1410: It's Champagne Fever in the William Hill Supreme Novices' Hurdle. Ruby Walsh sensed that there might not be much pace in the race, sent his mount to the front from the start, and they saw off every challenger to win at 5/1. The two McManus-owned runners, My Tent Or Yours and Jezki, loomed up on either side going to the final flight, but neither could get to the winner who found more close home to score by half a length. "What a relief, what a relief," said winning trainer Willie Mullins. Plenty of punters will be celebrating too with Champagne Fever having been well backed throughout the last 72 hours, ever since his participation - and the jockey booking - was confirmed.
1405: There's still no spine tingle like it. They're off for the 2013 Cheltenham Festival. Good luck one and all.
1400: I was hoping someone might price the match bet up between the 250/1 shots, Fire King and Ostentation, because the latter is surely going to have the edge. There are some real speed horses in this line-up, but none like Fire King, who wants seven furlongs and Brighton. If he finishes, he's done well.
1355: What an exciting start to the greatest week in the racing year. The amazing performance of My Tent Or Yours in the Betfair Hurdle about to be tested by the untapped potential of so many other exciting your horses. Brilliant stuff.
1340: Sorry, I just got distracted looking at tomorrow's card. Some interesting horses in the handicaps. Meanwhile, my thanks to Darren Gray for confirming that Come Dine With Me will still be shown this evening - crucial news for Darren's viewing plans having earlier reached a contra-deal involving him watching the racing and then making the tea while his wife got to watch Come Dine With Me. Now it's time for the racing. Oh yes. Oh yes, oh yes, oh yes. Let's unwrap those wonderful presents.
1320: Meanwhile, on Festival Radio, jockey Mattie Batchelor - a guest pundit for the week - has just revealed that having set off from home at 9pm last night to try and beat the worst of the weather, he ended up sleeping in his car overnight on the A23 before arriving at the track this morning. He's not the only one - I saw another tweet from conditional jockey Tom Garner saying that it had taken him more than 12 hours to get back from Plumpton.
1315: Don't forget you can listen to live streaming from Festival Radio here throughout the week. If you have earphones and/or an understanding boss, that is. I remember listening to Jodami winning the Gold Cup during a Geography lesson, using a radio and a discreetly-placed earpiece. All credit to my bookmaker, Paul Saffer, for paying me out in full. I wonder where Paul is now.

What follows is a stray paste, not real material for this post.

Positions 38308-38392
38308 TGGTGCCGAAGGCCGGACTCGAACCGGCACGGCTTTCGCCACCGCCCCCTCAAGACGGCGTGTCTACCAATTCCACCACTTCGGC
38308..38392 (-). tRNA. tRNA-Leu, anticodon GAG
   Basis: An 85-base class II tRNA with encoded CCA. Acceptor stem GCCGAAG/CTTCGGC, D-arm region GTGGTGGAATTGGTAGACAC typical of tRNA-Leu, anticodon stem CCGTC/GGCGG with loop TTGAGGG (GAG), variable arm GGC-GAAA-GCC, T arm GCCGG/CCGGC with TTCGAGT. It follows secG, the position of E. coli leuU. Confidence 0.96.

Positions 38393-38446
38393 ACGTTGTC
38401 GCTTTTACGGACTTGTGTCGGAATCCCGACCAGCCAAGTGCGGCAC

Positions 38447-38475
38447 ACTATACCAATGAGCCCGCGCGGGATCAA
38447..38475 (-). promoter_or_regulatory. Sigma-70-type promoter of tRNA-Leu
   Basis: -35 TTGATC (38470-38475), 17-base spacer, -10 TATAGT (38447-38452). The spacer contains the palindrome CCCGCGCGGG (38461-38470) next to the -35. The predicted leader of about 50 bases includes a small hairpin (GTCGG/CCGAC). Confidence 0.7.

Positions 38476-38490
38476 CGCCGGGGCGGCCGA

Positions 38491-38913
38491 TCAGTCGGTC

1310: Greetings to two of my former colleagues, Jon and Graham, who have both independently emailed me. Worryingly for Jon, I have backed the same three horses that he has today. Worryingly for Graham, one of those three is the one that he has backed too. What a game. Great minds and all that.
1305: Fresh from hoovering up the different headline special offers from around the different bookies, Daztron is ready to sit back and enjoy the racing. And why wouldn't you? If they want to bend over backwards to accomodate you in the hope that you will bet the same amounts on the other 361 days this year, then let them! His best bet of the week is Golantilia in the bumper.
1300: "I can't believe some of the negative comments I'm reading on Hurricane Fly," writes Anthony Hewison. "Since the unfortunate incident with darlan there has been only one winner for me. Hurricane fly to win smartly !!!" But he's a nine-year-old, Anthony. A nine-year-old who wasn't quick enough to win (and admittedly overcome a poor ride) as an eight-year-old.
1255: Today's Market Movers from our friends at Sky Bet can be found here. It's all about Simonsig and Champagne Fever. How I ummed and ahhed over the 12/1 on Champagne Fever on Saturday. What a fool am I.
1250: With reference to Simonsig/Overturn, Donald McCain has just been interviewed at the track and said that Nicky Henderson was "so lucky that even the going has gone his way". But with conditions seemingly improving (as evidenced by the going change), I have now committed financial suicide by also backing Overturn (5/1!!!) as well as my earlier bet on Simonsig to win by five lengths or more. If this doesn't guarantee that Simonsig will win the Arkle by four and a half lengths, I don't know what does.
1245:Tom In Reading has his say. "Just a quick point on Glenn's email re pacemakers," he writes. "The examples he gave (Frankel / Bullet Train and Ballydoyle) don't work in this instance because we're talking about putting horses in as pacemakers who aren't in the same ownership. I'm pretty sure a trainer would soon find himself with one less owner to cater for if he blatantly used a lesser horse from his stable to act as a pacemaker. Mr Hales evidently threw his toys well and truly out of the pram the other year at the suggestion Neptune Collonges had set the pace for Kauto and Denman (which he clearly hadn't as, if I remember rightly, he was well fancied himself that day and that's just how he ran his races back then). Anyway, it's all a moot point, Zarkandar will win by a length. (ps. I will eat my hat, and any others I find, if Overturn gets within 3 lengths of Simonsig).
1030: I hope the Tote computers can cope with races being run out of order and manage to run the Placepot and Jackpot as usual. Following the running totals could be interesting i.e. impossible.
1025: I was expecting something more than to have it announced on Twitter, but there you go. Racing is ON, albeit delayed by half an hour, pushing the start time for the Supreme Novices' Hurdle back to 2.05pm. The Cross-Country race will now take place at the end of the meeting, if at all, with an inspection of that track to take place at 215pm.